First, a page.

The Amazing World of VR Animation: What to Watch
It’s highly likely that the last piece of virtual reality (VR) content you dived into was a videogame, whether that’s thrashing around in some rhythm-action title or fighting through hordes of enemies saving the day. Look a little deeper and there’s plenty of alternative content to enjoy, and VRFocus recommends exploring some of the excellent animated titles that are available.
Animated VR not to miss
When it comes to animation in VR most will fall into one of two categories; short films or interactive pieces. Narrative is art the heart of either of these two but the former takes a more traditional viewing approach, wrapping you in a virtual world where the story plays out. The latter, on the other hand, actively encourages your involvement.
This interactivity can range massively from simple elements to move the story like turning a page to fully-blown control where decisions will offer alternative endings. These tend to blur the lines between what’s considered a animation and an actual videogame.
So what should you be spending your hard-earned money and valuable time on? Well, VRFocus has a few suggestions…
Released only a few short days ago for Oculus Quest and Rift – a Steam version is coming – Battlescar is a 30-minute film based in New York City’s emerging punk subculture during the late 1970’s.
A glorious mix of visuals and audio, the VR short is split across three chapters following Lupe, a young Puerto Rican American teenager who leaves home and meets Debbie in a juvenile detention centre. Together they decide to form their own punk band whilst trying to navigate and survive the mean city streets.
Narrated by actress Rosario Dawson in English and rock singer/actress Jehnny Beth in French, it doesn’t pull any punches, switching between first and third-person viewpoints whilst throwing in tunes from the era by Screamin’ Jay Hawkins, Death and Lydia Lunch. Exploring a range of topics such as identity and mental health, Battlescar is pure punk animation, short, sharp and in your face.
From prolific animation house Baobab Studios, Baba Yaga is an interactive experience exclusive to Oculus Quest, inspired by the Eastern European legend.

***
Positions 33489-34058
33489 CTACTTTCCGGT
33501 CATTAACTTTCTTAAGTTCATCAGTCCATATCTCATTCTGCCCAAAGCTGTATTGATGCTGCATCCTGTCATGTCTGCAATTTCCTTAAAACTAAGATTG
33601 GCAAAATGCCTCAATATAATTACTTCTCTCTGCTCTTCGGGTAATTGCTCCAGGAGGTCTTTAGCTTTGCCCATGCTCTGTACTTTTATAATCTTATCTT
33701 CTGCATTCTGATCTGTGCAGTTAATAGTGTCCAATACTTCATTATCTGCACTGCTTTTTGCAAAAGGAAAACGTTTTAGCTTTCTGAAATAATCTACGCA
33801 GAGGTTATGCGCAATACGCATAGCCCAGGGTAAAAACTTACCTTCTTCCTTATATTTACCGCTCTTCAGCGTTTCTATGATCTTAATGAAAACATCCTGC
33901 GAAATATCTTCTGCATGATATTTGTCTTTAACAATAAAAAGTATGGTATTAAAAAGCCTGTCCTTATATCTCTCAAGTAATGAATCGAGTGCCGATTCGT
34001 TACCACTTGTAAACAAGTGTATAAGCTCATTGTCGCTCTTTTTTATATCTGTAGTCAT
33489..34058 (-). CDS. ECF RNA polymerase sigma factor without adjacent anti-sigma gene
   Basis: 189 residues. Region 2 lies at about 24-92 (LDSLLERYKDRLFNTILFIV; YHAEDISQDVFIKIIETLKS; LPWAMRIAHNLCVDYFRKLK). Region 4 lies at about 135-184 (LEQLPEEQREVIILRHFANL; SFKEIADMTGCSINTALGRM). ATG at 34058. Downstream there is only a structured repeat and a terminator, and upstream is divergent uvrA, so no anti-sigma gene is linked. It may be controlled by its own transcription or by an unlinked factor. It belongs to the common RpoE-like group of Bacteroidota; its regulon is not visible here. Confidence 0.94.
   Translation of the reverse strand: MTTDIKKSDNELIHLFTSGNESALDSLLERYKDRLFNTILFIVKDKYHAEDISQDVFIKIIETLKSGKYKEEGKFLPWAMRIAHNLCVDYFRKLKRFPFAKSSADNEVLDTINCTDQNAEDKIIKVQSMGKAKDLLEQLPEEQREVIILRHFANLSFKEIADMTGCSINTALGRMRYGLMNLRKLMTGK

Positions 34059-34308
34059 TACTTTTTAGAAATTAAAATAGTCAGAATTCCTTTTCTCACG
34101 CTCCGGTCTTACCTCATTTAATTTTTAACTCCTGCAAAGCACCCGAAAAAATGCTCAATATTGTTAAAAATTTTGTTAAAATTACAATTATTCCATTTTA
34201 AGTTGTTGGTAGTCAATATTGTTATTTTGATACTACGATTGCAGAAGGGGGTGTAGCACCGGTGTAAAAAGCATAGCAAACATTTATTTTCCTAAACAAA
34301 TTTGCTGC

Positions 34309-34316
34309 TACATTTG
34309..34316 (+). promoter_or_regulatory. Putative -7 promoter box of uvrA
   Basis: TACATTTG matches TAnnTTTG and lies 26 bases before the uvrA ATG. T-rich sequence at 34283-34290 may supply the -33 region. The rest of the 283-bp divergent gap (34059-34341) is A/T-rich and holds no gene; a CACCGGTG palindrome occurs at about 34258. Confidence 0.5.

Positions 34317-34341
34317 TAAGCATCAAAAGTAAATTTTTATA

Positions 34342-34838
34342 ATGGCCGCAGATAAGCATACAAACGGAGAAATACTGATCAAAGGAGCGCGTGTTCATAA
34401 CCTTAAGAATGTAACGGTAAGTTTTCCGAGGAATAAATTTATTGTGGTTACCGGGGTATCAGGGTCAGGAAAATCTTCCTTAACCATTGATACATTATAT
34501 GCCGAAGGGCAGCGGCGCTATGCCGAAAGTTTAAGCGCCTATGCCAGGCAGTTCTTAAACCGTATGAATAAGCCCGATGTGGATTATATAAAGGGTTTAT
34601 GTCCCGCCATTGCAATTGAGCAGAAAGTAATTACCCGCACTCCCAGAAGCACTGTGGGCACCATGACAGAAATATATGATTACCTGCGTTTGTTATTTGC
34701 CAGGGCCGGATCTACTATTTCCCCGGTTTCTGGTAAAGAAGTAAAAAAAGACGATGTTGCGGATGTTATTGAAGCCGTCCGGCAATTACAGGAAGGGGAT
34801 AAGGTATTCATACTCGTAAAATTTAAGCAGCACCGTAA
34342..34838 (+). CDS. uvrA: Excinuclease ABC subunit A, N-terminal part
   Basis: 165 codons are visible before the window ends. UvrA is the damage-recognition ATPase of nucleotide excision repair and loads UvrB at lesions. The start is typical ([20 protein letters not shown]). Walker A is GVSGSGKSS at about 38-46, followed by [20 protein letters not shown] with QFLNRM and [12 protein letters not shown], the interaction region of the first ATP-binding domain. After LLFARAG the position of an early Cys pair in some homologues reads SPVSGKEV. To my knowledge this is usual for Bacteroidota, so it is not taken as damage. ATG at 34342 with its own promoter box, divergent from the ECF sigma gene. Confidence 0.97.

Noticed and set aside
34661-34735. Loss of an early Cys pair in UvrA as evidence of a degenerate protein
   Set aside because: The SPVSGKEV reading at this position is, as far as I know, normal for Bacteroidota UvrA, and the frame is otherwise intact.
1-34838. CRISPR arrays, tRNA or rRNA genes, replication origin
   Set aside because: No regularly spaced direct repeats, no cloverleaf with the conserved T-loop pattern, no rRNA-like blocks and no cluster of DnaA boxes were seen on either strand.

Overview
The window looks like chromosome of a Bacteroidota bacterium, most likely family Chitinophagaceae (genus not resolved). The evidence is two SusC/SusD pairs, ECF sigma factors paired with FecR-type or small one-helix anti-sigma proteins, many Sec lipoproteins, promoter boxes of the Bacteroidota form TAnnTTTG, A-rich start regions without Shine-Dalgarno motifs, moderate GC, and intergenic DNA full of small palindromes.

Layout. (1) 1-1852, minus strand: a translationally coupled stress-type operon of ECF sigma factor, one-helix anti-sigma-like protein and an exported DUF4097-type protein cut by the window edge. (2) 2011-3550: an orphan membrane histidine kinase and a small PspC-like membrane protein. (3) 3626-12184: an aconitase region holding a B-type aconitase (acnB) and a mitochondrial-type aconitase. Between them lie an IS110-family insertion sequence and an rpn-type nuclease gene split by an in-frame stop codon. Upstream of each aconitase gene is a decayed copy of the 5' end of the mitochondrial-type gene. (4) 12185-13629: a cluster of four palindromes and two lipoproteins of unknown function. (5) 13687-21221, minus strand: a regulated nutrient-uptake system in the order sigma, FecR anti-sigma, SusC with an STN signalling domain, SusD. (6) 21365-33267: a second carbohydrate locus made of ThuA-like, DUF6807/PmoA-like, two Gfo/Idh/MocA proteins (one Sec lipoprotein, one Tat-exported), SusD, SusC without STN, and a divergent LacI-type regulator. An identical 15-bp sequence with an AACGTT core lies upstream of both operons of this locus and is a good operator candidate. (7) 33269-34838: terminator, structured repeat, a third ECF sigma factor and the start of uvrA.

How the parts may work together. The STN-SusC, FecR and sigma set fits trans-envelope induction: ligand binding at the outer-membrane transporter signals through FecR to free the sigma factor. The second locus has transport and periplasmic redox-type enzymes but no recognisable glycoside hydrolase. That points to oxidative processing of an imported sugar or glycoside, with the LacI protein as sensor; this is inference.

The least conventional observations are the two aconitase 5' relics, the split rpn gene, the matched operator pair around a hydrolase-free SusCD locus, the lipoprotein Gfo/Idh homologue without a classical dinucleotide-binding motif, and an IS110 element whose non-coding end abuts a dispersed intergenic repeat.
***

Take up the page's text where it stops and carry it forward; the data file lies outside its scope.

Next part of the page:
Another 30-min experience, rather than simply viewing Baba Yaga you’re cast as Sacha, who alongside her younger sister Magda are the daughters of the village chief. When your mother becomes gravely ill you and your sister enter Baba Yaga’s enchanted forest to seek the cure.
Voiced by an all-star cast including Kate Winslet, Daisy Ridley, Glenn Close and Jennifer Hudson, Baba Yaga provides plenty of interactive elements along the way. Thus encouraging you back to take another peek at this wonderfully engaging experience.
Another from Baobab Studios in collaboration with 3DAR and Oculus, part one of Paper Birds arrived late 2020 for Oculus Quest.
A beautiful synergy of music and visual design, Paper Birds tells the story of young musician Toto (played by Jojo Rabbit star Archie Yates) as he searches for his lost sister.
As an Oculus Quest title Paper Birds is one of a select few on the platform which utilises the headset’s hand tracking functionality, so you don’t need the controllers to interact with this magical world. Paper Birds might only have very light interactivity in comparison to others on this list yet it still provides an enchanting experience. Plus, the second (concluding) part will arrive later in 2021.
There’s a reason ARVORE’s The Line has won numerous awards and that’s thanks to its heartwarming narrative, visual layout and interactive elements; almost like you’re playing with a train set.
Compatible with multiple headsets including Oculus Quest, Rift and HTC Vive, The Line is a love story of two miniature dolls, Pedro and Rosa, set within a scale model of 1940s São Paulo. The characters follow tracks which wind through the environment and at certain points you have to push a button or spin a lever to help the tale proceed. If you’re using an Oculus Quest you can swap to hand tracking.